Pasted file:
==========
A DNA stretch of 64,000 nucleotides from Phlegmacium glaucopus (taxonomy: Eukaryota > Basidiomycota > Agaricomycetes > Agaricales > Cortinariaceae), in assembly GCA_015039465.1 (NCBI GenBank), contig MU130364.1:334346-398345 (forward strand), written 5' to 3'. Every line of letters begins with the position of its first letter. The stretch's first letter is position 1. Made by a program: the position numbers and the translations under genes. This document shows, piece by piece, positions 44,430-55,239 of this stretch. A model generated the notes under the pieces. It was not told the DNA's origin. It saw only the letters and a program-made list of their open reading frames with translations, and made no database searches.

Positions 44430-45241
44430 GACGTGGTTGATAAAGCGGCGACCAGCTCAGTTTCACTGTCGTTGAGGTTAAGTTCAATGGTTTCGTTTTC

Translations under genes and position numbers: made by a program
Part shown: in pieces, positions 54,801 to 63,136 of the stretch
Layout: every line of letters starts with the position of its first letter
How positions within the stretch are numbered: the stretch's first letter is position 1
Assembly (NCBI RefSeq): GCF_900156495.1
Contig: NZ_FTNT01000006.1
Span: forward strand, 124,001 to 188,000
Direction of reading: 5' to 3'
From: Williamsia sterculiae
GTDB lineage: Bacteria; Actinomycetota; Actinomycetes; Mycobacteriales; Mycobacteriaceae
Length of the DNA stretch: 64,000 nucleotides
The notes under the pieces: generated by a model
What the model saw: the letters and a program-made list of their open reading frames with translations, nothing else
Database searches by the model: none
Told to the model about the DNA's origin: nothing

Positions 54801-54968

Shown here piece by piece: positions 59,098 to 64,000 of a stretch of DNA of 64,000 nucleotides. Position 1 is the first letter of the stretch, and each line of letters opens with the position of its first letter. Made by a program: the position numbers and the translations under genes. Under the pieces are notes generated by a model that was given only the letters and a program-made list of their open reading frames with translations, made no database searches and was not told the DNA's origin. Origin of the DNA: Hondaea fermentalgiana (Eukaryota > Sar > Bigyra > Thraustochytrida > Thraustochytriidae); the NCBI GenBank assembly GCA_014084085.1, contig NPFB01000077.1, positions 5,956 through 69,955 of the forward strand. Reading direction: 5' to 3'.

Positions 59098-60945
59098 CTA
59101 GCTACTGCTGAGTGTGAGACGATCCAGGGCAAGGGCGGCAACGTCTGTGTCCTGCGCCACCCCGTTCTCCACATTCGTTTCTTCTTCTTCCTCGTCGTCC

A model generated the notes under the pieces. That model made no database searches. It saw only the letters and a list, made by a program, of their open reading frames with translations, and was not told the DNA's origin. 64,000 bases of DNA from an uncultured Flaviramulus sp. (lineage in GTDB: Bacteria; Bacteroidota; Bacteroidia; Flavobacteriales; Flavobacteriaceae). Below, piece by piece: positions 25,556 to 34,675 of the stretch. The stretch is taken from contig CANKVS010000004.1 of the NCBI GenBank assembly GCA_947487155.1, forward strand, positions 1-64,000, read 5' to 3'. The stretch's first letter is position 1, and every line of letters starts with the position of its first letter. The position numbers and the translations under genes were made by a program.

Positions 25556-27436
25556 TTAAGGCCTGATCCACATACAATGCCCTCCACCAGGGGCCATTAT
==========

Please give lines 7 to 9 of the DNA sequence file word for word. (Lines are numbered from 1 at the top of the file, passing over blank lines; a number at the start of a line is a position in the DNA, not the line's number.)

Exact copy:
How positions within the stretch are numbered: the stretch's first letter is position 1
Assembly (NCBI RefSeq): GCF_900156495.1
Contig: NZ_FTNT01000006.1